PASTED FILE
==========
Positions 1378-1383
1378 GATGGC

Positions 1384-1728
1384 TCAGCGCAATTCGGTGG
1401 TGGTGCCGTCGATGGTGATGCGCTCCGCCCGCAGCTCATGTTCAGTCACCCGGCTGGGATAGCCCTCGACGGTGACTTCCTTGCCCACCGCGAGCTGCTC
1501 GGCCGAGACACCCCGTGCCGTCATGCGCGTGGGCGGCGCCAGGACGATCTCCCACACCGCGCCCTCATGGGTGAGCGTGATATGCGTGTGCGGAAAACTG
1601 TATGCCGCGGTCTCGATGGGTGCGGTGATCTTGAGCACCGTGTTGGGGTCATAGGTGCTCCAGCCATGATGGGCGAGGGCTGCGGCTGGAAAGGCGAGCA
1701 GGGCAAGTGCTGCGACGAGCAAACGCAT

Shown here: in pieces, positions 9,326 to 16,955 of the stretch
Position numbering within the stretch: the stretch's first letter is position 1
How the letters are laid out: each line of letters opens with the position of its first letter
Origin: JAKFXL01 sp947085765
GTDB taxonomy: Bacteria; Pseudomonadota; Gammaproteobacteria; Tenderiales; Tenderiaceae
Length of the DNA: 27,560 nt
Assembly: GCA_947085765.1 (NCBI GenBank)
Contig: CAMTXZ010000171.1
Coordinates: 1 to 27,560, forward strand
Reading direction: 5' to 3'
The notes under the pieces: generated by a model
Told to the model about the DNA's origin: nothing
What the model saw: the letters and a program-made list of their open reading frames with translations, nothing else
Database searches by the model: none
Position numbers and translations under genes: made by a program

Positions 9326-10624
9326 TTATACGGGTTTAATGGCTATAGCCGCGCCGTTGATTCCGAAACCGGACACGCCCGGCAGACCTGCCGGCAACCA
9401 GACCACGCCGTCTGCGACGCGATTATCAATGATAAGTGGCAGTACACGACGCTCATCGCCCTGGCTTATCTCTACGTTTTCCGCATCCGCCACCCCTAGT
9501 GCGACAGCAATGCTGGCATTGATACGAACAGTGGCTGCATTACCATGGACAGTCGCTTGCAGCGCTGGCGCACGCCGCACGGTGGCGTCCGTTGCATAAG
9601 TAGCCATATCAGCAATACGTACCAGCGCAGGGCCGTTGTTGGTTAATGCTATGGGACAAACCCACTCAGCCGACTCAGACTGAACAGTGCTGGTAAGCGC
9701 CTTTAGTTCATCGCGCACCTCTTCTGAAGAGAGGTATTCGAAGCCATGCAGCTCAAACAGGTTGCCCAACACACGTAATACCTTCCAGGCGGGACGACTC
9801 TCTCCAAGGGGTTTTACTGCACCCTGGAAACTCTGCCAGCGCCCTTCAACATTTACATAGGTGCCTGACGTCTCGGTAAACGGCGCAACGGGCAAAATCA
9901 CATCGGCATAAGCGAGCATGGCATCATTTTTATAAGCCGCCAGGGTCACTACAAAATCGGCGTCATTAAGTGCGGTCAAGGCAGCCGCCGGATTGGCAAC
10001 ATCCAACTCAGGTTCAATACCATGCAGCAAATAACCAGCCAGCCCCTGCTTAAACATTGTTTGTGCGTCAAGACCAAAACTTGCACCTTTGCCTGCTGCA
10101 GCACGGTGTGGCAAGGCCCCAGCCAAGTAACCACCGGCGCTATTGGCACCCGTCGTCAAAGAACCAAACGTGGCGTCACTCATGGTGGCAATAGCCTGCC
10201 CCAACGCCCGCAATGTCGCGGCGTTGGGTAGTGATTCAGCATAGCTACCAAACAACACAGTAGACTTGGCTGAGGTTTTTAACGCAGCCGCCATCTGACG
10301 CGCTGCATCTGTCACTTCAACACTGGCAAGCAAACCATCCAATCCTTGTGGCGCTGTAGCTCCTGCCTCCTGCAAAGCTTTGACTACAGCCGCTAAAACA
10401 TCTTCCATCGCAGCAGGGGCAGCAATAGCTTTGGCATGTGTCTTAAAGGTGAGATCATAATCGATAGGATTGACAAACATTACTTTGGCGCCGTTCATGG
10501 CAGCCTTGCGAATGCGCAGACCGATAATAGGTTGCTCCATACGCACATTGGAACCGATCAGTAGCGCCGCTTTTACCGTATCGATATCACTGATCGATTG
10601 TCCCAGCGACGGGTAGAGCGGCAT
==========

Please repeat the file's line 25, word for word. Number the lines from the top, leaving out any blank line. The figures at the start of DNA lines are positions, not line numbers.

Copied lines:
9326 TTATACGGGTTTAATGGCTATAGCCGCGCCGTTGATTCCGAAACCGGACACGCCCGGCAGACCTGCCGGCAACCA